From MySpace to TRUTH Social

Donald Trump was banned from Facebook, Twitter and YouTube in the wake of the January 6, 2021 insurrection at the U.S. Capitol. His social media accounts were also flagged multiple times for spreading false information about voting fraud in the 2020 presidential election. So banished from major social media platforms, the former President has now announced plans to form a public company that will launch a social platform of his own.

This past week a press release announced TRUTH Social would be his space. It is supposed to beta launch in November with a wider rollout in 2022. In the information released publically, Donald Trump is listed as the chairman of the Trump Media & Technology Group. TMTG would be formed by joining with Digital World Acquisition Corp., pending regulatory and stockholder approval. DWAC is a special purpose acquisition company, which sells stock with the intention of buying private firms, and the release says the corporation will invest $293 million in the Trump project.

The day I read about the announcement was the same day that a friend emailed to say that he discovered my old MySpace account was still online. the two things fit together for me.

myspace 1

"My space" is what Trump wants. A place where he can say whatever he wants without someone else controlling what content he puts out. He tried this before. His attempt to start a post-presidential blog didn't last very long. In June 2021, that blog shut down.  after Trump had become frustrated because there was little traffic to the site. It was not a well-designed site and cost only a few thousand dollars to make (by a company run by his former campaign manager set it up). Rather than give Trump a megaphone, it ended up making his voice and influence seem small and less significant.

As soon as this new venture was announced the media started commenting. CNN (no friend of Trump) gave three reasons why the Trump venture will fail: Twitter already exists; the conservative social space is crowded (and not doing well); and Donald Trump isn't President anymore.

A post on engadget.com gave a more serious technical reason for problems with the site - a licensing error. "The Software Freedom Conservancy (SFC) says The Trump Media and Technology Group (TMTG) violated a licensing agreement when it recently launched a test version of TRUTH Social. The website ran on a modified version of Mastodon, a free and open-source platform for operating Twitter-like social media networks. Anyone can use Mastodon provided they comply with AGPLv3, the software license that governs its code." That would include that you share your source code with all users. At the Trump site's test version launch, it did not do that. TMTG has 30 days to comply with AGPLv3 or face consequences.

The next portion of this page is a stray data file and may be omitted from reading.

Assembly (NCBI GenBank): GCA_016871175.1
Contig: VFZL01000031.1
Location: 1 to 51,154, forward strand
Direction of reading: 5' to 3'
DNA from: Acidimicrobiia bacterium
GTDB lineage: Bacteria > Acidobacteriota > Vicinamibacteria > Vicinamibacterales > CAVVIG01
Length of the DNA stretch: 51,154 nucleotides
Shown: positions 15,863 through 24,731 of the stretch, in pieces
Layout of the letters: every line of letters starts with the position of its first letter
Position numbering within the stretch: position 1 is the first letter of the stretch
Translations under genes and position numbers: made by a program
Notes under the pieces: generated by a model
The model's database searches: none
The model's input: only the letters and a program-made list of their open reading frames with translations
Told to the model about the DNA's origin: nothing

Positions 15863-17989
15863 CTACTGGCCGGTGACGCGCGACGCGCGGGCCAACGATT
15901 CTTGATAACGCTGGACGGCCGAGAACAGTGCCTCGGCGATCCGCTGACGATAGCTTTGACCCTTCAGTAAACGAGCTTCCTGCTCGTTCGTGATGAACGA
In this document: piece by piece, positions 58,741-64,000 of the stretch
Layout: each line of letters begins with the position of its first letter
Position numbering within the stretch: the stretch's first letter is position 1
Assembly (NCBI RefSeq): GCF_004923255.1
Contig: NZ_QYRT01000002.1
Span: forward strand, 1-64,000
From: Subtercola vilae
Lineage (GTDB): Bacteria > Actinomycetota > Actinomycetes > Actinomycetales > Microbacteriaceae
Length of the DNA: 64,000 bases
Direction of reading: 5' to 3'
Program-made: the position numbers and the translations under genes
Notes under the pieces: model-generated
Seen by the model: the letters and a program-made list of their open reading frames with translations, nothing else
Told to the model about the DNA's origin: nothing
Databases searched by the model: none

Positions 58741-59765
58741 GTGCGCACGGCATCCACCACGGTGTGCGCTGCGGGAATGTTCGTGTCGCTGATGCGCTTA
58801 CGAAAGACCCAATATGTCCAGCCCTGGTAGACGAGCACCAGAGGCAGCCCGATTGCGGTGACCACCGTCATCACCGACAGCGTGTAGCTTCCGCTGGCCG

I can imagine Trump telling the designers of the new platform that "I want my space online to say whatever I want to say."

On the business side of this, the stock price for DWAC skyrocketed on October 21st after the announcement. I hope the SEC is looking at who bought shares of DWAC in the days before the announcement. And I assume they will carefully note who sells that stock before any announcement that, like Trump's earlier social effort, the whole thing collapses.

It Is Way Past the Time to Update the Communications Act of 1996

social media
Image by Pete Linforth from Pixabay

If you have been using the Internet for the past 25 years, you know how radically it has changed. And yet, no comprehensive regulations have been updated since then.

The news is full of complaints about tech companies getting too big and too powerful. Social media is often the focus of complaints. We often hear that these companies are resistant to changes and regulations, but that is not entirely true. 

On Facebook's site concerning regulations, they say "To keep moving forward, tech companies need standards that hold us all accountable. We support updated regulations on key issues."

Facebook may be at the center of fears and complaints, but they keep growing. Two billion users and growing.

There are four issues that address that they feel need new regulations.

Combating foreign election interference
We support regulations that will set standards around ads transparency and broader rules to help deter foreign actors, including existing US proposals like the Honest Ads Act and Deter Act.

Protecting people’s privacy and data
We support updated privacy regulations that will set more consistent data protection standards that work for everyone.

Enabling safe and easy data portability between platforms
We support regulation that guarantees the principle of data portability. If you share data with one service, you should be able to move it to another. This gives people choice and enables developers to innovate.

Supporting thoughtful changes to Section 230
We support thoughtful updates to internet laws, including Section 230, to make content moderation systems more transparent and to ensure that tech companies are held accountable for combatting child exploitation, opioid abuse, and other types of illegal activity.

The Telecommunications Act of 1996 was the first major overhaul of telecommunications law in almost 62 years. Its main goal was stated as allowing "anyone [to] enter any communications business -- to let any communications business compete in any market against any other." The FCC said that they believed the Act had "the potential to change the way we work, live and learn." They were certainly correct in that. But they continued that they expected that it would affect "telephone service -- local and long distance, cable programming and other video services, broadcast services and services provided to schools."

And it did affect those things. But communications went much further and much faster than the government and now they need to play some serious catchup. It is much harder to catch up than it is to keep up. 

 

Cut the Cord, Narrow the Stream, Reconnect

data streams
Image by Yan Wong

A few years ago I was writing about how a lot of people were looking to save money on their TV entertainment by what was known as "cutting the cord" since it meant disconnecting from a cable service. Those services had boomed in the 1970s and 80s and had brought clear channels from local and distant services and led to the rise of services like HBO and Showtime. People are still cord-cutting, but things have changed.